Founder Spotlight: Irene Lee and the Story Behind Bash + Sass Kids Apparel

Founder Spotlight: Irene Lee and the Story Behind Bash + Sass Kids Apparel

Irene Lee always knew she wanted to create a fashion line. When the e-commerce veteran and former Googler became a mom, her idea came to life in what is now Bash + Sass. Inspired by her own two kids, Bash + Sass is a gender neutral brand that blends urban street style and culture to produce high-quality styles “made for play.” Lee designed each piece with the “little minimalist,” ages 6 months – 12 yrs old, in mind.

“Becoming a mama really pushed me to make the jump. I left the corporate world to carve a new career path allowing me the flexibility to spend time with my growing family,” she said. “My brand is an extension of myself, my style and directly influenced by my kids.”

The brand’s simple and creative approach to design fosters imagination and individuality while also prioritizing sustainable and local manufacturing. Bash + Sass proudly produces garments and sources fabrics in California in order to support other local, small businesses.

What was your lightbulb moment when you knew that you wanted to launch your brand?

Becoming a mama really pushed me to make the jump. I left the corporate world (most recently working for Google) to carve a new career path that allows me the flexibility to spend time with my growing family. I wanted to do something creative on my own that I felt passionate about.

Bash + Sass fulfills this more than I thought possible. It’s beyond rewarding to work really hard at something so personal and know that it’s teaching and setting an example for my kids to go after their own dreams.

Describe Bash + Sass in three words.

Unisex, minimalist, monsters.

What makes your brand unique?

Hands down, what makes Bash + Sass unique is our “Monsters with Meaning.” Each collection introduces a monster character that embodies a social value I believe is important for kids to learn. With today’s social climate, it’s critical to teach kids at a young age about self-confidence, inclusion, diversity, social justice and self-pride regardless of skin color, gender or family makeup.

It’s important for me to have a teaching vehicle associated with the brand. It allows my kids to directly learn and influence the monster meanings and opens doors for collaborations with like-minded brands to build communities that align with empowering our youth.

As an entrepreneur, what is one obstacle you’ve faced and what did you learn throughout the process of overcoming it?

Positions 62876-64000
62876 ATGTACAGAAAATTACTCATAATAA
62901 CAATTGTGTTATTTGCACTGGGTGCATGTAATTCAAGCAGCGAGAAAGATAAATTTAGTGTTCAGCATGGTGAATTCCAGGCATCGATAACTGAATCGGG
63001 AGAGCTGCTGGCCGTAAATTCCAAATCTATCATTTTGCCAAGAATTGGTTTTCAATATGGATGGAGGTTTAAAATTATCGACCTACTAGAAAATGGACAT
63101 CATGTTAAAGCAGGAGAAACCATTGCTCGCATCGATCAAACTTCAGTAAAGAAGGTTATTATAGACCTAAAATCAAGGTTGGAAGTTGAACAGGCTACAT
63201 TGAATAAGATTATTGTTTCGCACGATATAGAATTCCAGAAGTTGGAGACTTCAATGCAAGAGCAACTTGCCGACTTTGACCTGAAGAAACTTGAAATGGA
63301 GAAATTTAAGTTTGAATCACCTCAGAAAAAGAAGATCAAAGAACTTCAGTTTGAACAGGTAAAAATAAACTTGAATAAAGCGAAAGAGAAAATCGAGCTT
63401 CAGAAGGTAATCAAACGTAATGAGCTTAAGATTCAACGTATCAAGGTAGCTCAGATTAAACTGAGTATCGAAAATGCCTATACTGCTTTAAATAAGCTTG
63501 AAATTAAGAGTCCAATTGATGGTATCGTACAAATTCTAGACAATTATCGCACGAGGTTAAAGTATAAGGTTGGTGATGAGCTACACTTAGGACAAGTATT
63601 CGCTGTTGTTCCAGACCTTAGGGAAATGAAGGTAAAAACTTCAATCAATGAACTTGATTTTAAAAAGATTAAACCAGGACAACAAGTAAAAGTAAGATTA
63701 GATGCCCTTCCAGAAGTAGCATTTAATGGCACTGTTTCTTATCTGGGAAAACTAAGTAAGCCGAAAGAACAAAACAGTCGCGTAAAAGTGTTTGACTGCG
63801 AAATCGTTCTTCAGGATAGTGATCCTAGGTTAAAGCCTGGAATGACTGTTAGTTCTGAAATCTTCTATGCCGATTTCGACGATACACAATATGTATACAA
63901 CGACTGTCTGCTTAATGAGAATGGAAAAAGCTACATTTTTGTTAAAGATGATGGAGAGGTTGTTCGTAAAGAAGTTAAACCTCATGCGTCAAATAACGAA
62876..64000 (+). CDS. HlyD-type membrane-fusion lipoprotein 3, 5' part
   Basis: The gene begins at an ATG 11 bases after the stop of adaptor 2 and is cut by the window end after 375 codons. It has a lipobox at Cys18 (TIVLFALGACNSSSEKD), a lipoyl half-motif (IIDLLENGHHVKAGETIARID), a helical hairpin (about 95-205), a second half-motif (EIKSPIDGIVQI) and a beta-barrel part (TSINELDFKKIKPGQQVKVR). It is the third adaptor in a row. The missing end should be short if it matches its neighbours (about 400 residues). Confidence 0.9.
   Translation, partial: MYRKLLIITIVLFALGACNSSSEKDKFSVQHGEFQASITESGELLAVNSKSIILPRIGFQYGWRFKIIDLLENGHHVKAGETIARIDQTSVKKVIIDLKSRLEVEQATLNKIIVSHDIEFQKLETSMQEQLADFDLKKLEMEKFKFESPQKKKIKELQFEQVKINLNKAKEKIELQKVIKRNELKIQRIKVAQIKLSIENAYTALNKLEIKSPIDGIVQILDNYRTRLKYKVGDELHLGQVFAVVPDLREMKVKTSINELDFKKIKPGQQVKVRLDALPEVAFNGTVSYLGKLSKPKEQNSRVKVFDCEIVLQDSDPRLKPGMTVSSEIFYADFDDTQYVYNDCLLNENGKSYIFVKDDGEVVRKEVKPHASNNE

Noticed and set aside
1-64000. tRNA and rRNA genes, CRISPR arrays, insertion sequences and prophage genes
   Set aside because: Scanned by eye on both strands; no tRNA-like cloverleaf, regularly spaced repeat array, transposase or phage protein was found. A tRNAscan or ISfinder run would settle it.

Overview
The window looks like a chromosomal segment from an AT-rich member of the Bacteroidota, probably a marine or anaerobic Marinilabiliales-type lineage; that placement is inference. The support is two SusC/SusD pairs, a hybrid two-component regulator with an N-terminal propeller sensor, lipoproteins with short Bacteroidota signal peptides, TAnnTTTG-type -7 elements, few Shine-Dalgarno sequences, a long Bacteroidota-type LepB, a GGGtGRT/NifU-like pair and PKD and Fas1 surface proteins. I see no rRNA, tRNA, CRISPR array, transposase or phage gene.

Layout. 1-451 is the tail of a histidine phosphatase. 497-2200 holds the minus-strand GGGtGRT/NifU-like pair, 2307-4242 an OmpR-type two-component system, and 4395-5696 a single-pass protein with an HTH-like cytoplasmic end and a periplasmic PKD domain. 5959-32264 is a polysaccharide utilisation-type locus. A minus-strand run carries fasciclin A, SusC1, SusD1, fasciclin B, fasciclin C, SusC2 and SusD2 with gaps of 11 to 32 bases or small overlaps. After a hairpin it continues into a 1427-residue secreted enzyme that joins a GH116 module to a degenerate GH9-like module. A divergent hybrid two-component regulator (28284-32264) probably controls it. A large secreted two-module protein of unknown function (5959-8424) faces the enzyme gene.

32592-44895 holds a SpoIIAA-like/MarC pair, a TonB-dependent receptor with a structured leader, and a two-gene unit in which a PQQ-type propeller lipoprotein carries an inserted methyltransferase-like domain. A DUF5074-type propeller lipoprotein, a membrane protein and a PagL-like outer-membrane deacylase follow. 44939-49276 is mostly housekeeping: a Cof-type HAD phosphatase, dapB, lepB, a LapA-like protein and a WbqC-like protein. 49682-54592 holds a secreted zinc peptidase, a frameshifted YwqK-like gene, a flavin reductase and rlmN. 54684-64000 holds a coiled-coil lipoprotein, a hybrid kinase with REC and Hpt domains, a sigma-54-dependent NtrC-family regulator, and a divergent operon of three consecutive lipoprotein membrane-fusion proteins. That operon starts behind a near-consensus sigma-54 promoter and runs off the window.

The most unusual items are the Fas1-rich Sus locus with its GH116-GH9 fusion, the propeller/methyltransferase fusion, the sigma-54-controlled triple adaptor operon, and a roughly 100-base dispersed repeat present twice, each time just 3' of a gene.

I’d definitely say one of the biggest struggles I faced was around production because this was my first dive into the world of clothing. I don’t have a background in pattern making or textiles so to be honest, it was like learning a whole new language. I’m beyond thankful to have found kind and patient professionals in these areas to guide me through rounds and rounds of designing and producing apparel. They have been my mentors since the start and continue to support me through each collection as I learn and grow.

What is your favorite piece of advice you have received in your career?

“Go for it!” There’s never a “perfect” time or the “right” time. Believe in yourself, listen to yourself and just do it.  Don’t let others or society define who you are and what your limitations are. You hold the keys and will learn what works for you along your journey.

What is your best advice to up-and-coming female founders?

Surround yourself with positive people, especially women. The power of community and support is phenomenal. I thought about creating a line for years before I actually had the courage and confidence to do it. I am beyond lucky to have a strong circle of family, friends and entrepreneurial (many of them new!) ladies around me. I know I can lean on them, ask stupid questions, freak out and grab a glass of wine whenever necessary.

I would also say research, research, research and educate yourself on how to start your own business. I took a course at a local women’s entrepreneur center on how to start a small business. I was familiar with the design/marketing side of things, but financials and numbers scared the shit out of me (they still do but I have a better grasp now). I quickly learned there are so many resources out there specifically designed to help women in this space.

Do you know a female founder who we should feature? Let us know by submitting a comment below.

Written by

Stephanie, who affectionately goes by Stevie, is a walking paradox. A vagabond soul who craves adventure (she's crossed off 38 states on her travel list) but has a longing for a sense of home more than anything else. A lover of style, but adverse to shopping and price tags. A vegetarian with an appreciation for the smell of bacon. She has lived a number of lives from an event assistant to a creative writing teacher in juvenile halls to the former Online Managing Editor at Darling Magazine.